Monday, March 10, 2008

Restaurant Behavioral School

As a waitress, I am subject to the whims of the most abominable people. Though I may be standing with menus and silverware in hand, when customers walk in the door, they immediately hail me to seat their party of fifty. They proceed to order drinks we don't serve and become disconsolate when I tell them so. Their children, who make up at least three quarters of the party, without delay rip their menus to shreds and toss them  to the floor. Before I can even take their order, they have run me back to the kitchen ten times for extra lemons, crackers, and silverware and napkins to replace the ones already littered beneath the tables. The whole time, the males of their party are ogling me without discretion. They make rude jokes and shriek like a banshee if I'm delayed in bringing a refill. They do not order desert, but continue to guzzle ten, twelve, or fifteen free refills, and stay from five o'clock till midnight, when we close. One boy has vomited his dinner on the floor and the last one to leave is a young man who must be physically removed from his seat, because he refuses to go until I give him my phone number. In their wake, they leave hash browns mashed into the carpet, spilled drinks, half-melted butter in ponds, which takes all the hours between closing and opening to clean thoroughly. My reward for this stretch on the rack of knives and forks is ninety-seven cents, in pennies.

Ladies and gentlemen, I am a professional. I could rattle off every item on the menu and take those fifty orders without writing them down. With my expert training, I can balance three trays of hot food. My accomplishments did not come naturally, though. I had to weather the rigorous training that must come before a server ever receives a tip. Why should not the same go for customers? Doctors, lawyers, servers all are educated for years in order to succeed at their jobs. Customers are so slack in their efforts and achievements that one would assume they'd never had a thought about it! We also, in our society, put much emphasis on training before driving an automobile. The same responsibilities to their fellow men applies to restaurant customers. I humbly put forth, for the benefit of all, that prospective customers be required to attend merely a six week course in restaurant behavior before being allowed to enter a  public eatery. At the end, if they pass their final exam, taken in the secure environment of a simulated restaurant, they will be issued a Class A Restaurant Customer License.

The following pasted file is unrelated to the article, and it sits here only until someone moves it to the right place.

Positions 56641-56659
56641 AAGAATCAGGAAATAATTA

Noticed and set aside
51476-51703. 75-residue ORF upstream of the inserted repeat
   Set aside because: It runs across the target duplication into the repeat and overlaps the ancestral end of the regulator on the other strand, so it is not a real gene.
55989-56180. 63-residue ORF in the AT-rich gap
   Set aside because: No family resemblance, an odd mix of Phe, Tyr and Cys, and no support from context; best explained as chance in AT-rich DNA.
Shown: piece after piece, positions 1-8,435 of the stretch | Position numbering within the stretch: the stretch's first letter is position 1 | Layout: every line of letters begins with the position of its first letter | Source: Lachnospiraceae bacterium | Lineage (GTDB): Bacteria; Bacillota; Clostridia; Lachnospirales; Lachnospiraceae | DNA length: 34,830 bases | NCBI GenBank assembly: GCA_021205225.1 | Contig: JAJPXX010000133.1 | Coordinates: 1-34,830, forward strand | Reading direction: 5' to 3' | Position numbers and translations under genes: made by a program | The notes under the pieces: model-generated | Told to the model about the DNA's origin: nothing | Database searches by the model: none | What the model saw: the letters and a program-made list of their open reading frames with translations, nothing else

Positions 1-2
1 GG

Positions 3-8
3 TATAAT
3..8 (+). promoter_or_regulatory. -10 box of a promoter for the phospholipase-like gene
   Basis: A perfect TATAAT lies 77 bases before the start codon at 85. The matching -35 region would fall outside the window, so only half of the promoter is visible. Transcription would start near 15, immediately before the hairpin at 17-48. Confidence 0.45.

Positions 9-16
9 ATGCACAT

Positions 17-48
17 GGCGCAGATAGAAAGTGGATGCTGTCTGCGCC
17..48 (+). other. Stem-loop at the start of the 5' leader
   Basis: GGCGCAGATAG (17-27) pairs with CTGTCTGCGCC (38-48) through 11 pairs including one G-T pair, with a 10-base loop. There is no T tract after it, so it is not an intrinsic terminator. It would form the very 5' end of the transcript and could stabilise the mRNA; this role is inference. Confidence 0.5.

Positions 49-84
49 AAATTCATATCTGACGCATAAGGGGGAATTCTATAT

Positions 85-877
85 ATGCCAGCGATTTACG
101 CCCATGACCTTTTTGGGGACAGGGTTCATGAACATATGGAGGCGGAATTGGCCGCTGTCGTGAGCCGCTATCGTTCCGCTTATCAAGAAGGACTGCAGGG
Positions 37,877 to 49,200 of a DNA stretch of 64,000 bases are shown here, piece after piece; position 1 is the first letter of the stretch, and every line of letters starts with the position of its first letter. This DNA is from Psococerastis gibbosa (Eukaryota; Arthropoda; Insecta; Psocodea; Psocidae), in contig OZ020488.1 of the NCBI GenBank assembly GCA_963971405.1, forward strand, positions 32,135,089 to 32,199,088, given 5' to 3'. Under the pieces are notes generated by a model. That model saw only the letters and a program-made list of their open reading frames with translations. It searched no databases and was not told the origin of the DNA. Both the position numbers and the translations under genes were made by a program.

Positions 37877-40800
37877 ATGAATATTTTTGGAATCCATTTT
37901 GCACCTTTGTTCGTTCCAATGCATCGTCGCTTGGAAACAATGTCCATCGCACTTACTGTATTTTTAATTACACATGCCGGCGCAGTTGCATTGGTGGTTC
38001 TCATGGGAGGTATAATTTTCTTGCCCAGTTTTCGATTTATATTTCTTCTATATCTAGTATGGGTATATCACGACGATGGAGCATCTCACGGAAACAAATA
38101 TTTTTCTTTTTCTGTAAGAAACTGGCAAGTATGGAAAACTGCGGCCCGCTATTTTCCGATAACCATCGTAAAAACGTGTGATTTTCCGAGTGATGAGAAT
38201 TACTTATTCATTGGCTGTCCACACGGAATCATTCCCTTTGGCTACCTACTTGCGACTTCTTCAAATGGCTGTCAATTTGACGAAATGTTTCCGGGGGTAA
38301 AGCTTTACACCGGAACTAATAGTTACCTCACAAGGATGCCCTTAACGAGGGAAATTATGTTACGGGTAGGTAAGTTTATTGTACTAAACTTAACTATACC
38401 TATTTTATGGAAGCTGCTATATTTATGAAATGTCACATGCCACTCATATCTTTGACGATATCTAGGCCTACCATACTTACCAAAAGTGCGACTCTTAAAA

In training, prospective customers will be taught the appropriate voice level and language to use in a restaurant. Their handbook will  contain such useful information as: parties of no more than four allowed; the 1:2 child to adult ratio; a customer is only allowed one "extra" request; the reminder that your refill is secondary to someone else's hot food. They will also receive a packet containing a stopwatch - customers are allowed up to, but not exceeding, five minutes after the last member of their party has finished eating; a chart to assess the messiness of your children and whether they will be allowed in the restaurant; a large, shiny sticker to remind men that their eyes must be kept at all times on the face of the server or not directed at her at all; a calculator to assure accurate figuring of at least the standard 50% tip.

Customers who do not follow the rules set forth in the official Restaurant Behavior Manual will be subject to citations and embarrassing displays of their idiocy by Restaurant Police. One may have his License revoked and be sent to a remedial course in restaurant behavior.

As far as my vast knowledge encompasses, I am unaware of any other suggested solution to cure the customers. This would, additionally, have a wonderful effect upon the whole of society, as the customers would find themselves in a far pleasanter atmosphere and the lessons learned in Restaurant Behavior School would carry over into other areas of their lives. One would certainly notice a decrease in the smoking habits of servers, customers being the main cause of their strife. I press my audience to advocate for this sensible cause with all possible zeal and hopefully you shall all soon carry Class A Restaurant Customer Licenses.

3 comments:

Matthew Katinsky said...

Hullo. Just linked to your blog from a comment you left on People Reading, and liked this entry. In a previous life, I was a cook at a Pizza Hut, and one of the waitresses (not a professional such as yourself), accidently-intentionally spilled a pizza on a rude, hassling customer. This was Atlanta, not New York, and believe it or not, the customer got the message and apologized for his misbehavior. Life is funny that way sometimes.

La Deedah said...

Ooooh la-la! A 50% tip? I would definitely give someone an A+ for that in Restaurant Customer Etiquette School. Even if they did ask for four re-fills. 20% would net them a B+. The teachers who forgot to tip me last week got an F.

babooshka said...

As a former waitress a very, very long time ago, i shuddered in a post traumatic stress disorder kind of way at this post.

Always remeber, you are in the main far superior, intellectually and on a human level than the pondlife you "serve."